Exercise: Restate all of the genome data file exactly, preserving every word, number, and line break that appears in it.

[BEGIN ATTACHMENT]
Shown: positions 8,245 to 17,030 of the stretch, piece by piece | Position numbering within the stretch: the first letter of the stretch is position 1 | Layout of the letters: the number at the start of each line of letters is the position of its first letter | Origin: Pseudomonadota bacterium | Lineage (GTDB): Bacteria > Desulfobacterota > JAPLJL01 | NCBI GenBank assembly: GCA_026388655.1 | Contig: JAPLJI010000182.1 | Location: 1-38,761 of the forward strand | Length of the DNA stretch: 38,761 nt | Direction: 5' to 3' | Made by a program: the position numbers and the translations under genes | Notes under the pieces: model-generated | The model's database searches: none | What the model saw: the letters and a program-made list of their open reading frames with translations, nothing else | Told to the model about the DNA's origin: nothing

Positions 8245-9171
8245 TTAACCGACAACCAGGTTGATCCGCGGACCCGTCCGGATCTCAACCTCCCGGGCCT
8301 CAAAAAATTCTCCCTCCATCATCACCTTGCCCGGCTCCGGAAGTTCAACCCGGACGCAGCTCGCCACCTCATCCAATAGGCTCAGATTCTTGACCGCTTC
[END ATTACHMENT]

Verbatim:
Shown: positions 8,245 to 17,030 of the stretch, piece by piece | Position numbering within the stretch: the first letter of the stretch is position 1 | Layout of the letters: the number at the start of each line of letters is the position of its first letter | Origin: Pseudomonadota bacterium | Lineage (GTDB): Bacteria > Desulfobacterota > JAPLJL01 | NCBI GenBank assembly: GCA_026388655.1 | Contig: JAPLJI010000182.1 | Location: 1-38,761 of the forward strand | Length of the DNA stretch: 38,761 nt | Direction: 5' to 3' | Made by a program: the position numbers and the translations under genes | Notes under the pieces: model-generated | The model's database searches: none | What the model saw: the letters and a program-made list of their open reading frames with translations, nothing else | Told to the model about the DNA's origin: nothing

Positions 8245-9171
8245 TTAACCGACAACCAGGTTGATCCGCGGACCCGTCCGGATCTCAACCTCCCGGGCCT
8301 CAAAAAATTCTCCCTCCATCATCACCTTGCCCGGCTCCGGAAGTTCAACCCGGACGCAGCTCGCCACCTCATCCAATAGGCTCAGATTCTTGACCGCTTC